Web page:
@Quandary Very true - and I'd also say that certain apps require more manual memory management (think Photoshop) but if you're dealing with those sorts of requirements, you usually need specialist or highly skilled developers to do it right... –  Basic Dec 18 '10 at 13:47
That's true, and while I am at it, all CD burners written in C# I've seen also don't work, for whatever reason. But I'm a .NET developer myselfs ;-)) It's however very good for writing a quick UI and function-rich business applications, which is what it is meant for. –  Stefan Steiger Dec 18 '10 at 14:03

I've using c# since it came out and so far there were only a few things I couldn't do with it such as print drivers. Other than that I developed fairly complex multithreaded server-side applications that are both reliable and fast.

Also - you may want to define "large".

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Yes, but I'd encourage you not to follow a Vendor Lock in pattern. Although you could argue that doesn't really apply to .net, but you would lose.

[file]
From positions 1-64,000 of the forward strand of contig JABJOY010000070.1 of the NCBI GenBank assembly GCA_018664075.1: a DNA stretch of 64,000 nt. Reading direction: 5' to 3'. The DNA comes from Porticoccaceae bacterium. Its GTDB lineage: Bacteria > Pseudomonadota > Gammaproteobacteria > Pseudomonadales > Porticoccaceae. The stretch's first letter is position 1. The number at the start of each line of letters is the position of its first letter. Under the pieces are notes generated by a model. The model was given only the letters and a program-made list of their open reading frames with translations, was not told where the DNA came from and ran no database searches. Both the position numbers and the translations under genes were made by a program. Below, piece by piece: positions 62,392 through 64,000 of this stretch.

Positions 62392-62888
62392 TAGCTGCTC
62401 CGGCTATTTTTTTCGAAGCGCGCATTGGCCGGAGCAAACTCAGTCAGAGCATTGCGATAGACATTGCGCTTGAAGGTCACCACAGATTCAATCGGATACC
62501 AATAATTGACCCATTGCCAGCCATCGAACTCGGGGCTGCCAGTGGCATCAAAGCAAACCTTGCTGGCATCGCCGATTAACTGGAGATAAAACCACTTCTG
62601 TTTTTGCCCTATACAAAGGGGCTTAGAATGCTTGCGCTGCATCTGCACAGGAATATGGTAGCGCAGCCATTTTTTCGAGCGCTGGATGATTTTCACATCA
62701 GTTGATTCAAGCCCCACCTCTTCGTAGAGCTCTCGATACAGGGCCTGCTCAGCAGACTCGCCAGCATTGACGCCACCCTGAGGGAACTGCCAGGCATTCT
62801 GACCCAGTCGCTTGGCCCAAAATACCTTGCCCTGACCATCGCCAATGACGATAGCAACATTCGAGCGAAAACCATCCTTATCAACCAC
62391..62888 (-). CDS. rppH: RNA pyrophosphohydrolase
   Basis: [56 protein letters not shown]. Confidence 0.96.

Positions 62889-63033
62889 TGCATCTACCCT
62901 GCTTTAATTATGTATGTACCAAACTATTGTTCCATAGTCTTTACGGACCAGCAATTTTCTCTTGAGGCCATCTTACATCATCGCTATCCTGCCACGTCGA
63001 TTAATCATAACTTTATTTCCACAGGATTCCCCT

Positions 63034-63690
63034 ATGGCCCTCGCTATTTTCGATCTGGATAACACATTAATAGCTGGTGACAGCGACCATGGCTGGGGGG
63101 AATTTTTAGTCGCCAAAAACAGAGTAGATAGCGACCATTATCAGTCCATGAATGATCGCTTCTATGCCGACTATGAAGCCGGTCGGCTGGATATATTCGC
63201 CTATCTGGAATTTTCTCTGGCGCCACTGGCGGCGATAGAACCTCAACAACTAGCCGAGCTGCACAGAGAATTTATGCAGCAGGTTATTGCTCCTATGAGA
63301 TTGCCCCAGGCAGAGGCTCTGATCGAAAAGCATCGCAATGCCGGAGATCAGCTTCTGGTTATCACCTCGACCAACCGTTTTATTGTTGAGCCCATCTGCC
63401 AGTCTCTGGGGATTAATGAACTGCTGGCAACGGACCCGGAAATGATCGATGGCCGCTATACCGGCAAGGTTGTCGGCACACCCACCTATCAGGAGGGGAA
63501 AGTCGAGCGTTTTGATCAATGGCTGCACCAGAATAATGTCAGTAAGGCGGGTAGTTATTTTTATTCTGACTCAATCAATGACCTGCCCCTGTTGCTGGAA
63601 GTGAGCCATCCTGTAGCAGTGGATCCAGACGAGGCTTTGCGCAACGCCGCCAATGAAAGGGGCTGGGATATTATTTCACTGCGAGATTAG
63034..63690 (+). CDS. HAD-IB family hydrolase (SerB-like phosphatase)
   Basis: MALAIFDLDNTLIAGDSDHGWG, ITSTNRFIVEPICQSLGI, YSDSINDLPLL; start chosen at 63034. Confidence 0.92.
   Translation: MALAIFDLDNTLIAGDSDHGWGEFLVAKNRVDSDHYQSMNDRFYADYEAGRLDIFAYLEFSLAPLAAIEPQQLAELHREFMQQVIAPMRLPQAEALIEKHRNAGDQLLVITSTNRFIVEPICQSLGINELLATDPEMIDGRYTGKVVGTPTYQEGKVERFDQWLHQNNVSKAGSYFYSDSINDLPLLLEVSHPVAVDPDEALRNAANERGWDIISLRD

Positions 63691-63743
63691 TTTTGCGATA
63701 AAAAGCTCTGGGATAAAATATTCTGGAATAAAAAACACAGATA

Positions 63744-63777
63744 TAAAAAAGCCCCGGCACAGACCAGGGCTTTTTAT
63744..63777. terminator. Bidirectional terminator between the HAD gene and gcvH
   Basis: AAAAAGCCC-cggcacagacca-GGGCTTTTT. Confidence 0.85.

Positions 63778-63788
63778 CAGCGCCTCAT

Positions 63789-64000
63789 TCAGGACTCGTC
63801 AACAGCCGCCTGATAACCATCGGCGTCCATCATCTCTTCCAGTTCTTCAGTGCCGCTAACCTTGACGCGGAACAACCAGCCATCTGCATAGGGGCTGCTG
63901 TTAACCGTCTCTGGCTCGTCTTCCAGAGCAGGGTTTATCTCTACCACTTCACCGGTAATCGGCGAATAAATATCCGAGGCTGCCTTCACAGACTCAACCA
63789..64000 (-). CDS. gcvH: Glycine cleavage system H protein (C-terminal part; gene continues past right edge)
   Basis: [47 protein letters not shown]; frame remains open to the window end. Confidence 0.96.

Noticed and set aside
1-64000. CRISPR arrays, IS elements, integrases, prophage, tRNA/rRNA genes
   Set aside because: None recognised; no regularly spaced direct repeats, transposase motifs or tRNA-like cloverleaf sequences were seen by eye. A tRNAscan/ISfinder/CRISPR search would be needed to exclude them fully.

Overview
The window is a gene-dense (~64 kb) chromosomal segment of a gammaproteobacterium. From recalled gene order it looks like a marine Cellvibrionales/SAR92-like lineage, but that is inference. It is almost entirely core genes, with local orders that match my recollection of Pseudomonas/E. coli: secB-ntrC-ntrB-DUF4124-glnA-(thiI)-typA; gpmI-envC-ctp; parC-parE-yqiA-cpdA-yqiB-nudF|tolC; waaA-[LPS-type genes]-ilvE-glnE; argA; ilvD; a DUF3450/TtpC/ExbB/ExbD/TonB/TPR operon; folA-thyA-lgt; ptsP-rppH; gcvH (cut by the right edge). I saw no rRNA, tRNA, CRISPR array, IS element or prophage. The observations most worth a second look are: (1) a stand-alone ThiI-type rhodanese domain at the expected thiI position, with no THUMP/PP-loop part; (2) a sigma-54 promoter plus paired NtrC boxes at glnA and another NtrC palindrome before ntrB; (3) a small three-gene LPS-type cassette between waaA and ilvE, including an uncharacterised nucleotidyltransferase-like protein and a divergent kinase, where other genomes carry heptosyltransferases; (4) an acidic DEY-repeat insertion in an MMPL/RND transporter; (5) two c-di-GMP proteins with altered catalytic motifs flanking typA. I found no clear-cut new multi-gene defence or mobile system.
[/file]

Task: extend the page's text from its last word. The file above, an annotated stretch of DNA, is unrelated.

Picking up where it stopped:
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+1 interesting point of view - I agree on your point re: vendor lock-in but at the end of the day, it'v very hard to avoid especially in an enterprise environment –  Basic Dec 18 '10 at 2:50
Java, Sun vs Microsoft, they are the lesser of two evils, I think. –  HaMMeReD Dec 18 '10 at 3:00
10 hours ago... you mean Oracle vs. Microsoft [Sun was bought by Oracle explicitly for sueing Google over Java in Android] (btw. .NET works quite well on Linux [and FreeBSD], where it's called mono). For developing, (.NET) you still need windows, however. –  Stefan Steiger Dec 18 '10 at 14:07